Report: Postsecondary Outcomes for Non-First-Time Students
Organizations: a joint project of the student-coaching firm InsideTrack, the American Council on Education, NASPA: Student Affairs Administrators in Higher Education, the University Professional and Continuing Education Association, and the National Student Clearinghouse
Summary: This new study on the completion rates of students who have re-enrolled in college found that only 33.7 percent of such students completed their degrees, compared with 54.1 percent of first-time students.
Completion rates also varied by institution type: The rates of returning students who completed their degrees within six to eight years were higher at four-year private nonprofit institutions (52.5 percent) than at two-year public institutions (27 percent).
At four-year public institutions, completion rates were 44 percent for returning students and 60 percent for first-time students. At four-year private nonprofit institutions, completion rates were 52 percent for returning students, and 72 percent for first-time students. And at four-year, for-profit institutions, completion rates were 37 percent for returning students and 42 percent for first-time students.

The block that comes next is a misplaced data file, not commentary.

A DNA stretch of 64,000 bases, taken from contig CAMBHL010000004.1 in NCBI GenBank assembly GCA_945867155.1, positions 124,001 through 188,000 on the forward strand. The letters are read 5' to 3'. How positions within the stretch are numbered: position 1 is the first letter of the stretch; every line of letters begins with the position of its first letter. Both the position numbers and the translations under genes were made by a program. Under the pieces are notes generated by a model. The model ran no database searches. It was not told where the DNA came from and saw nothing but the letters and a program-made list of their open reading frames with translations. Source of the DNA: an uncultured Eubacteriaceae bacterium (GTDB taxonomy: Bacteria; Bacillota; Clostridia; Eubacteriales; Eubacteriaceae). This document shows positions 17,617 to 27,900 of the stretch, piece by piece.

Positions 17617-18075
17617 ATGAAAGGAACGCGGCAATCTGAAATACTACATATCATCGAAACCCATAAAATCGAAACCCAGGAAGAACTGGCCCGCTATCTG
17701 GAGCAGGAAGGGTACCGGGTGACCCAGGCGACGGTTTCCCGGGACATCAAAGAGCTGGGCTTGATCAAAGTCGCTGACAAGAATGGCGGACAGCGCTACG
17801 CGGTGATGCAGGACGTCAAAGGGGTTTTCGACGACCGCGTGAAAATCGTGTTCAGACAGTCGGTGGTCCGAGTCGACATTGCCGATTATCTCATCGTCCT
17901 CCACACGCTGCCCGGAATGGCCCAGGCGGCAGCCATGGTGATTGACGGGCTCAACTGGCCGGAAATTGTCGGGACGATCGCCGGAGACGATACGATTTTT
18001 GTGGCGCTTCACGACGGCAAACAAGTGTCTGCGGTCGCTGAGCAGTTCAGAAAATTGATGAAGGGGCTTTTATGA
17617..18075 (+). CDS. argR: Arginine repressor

The initial findings are based on data provided by the National Student Clearinghouse for 4.5 million students who re-enrolled in college from August 15, 2005, to August 14, 2008, after at least one year away from higher education. The group also analyzed a second cohort of seven million students who re-enrolled from August 15, 2008, to August 14, 2013. Results from both data sets are segmented by level of institution, age, gender, geographic location, enrollment status, and type of degree being pursued.
The data also noted completion rates by states. Larger ones, like Florida, New York, and Texas, had returning-student completion rates of 37 percent to 40 percent, while California, which accounts for about one in five returning-student enrollments, had one of the worst completion rates for that group, at 24 percent.
Bottom Line: The study provides information the researchers note that we already know: that returning college students are less likely to complete degrees than first-time-college students are. But the study quantifies the size of the disparities in completion rates among higher-education institutions.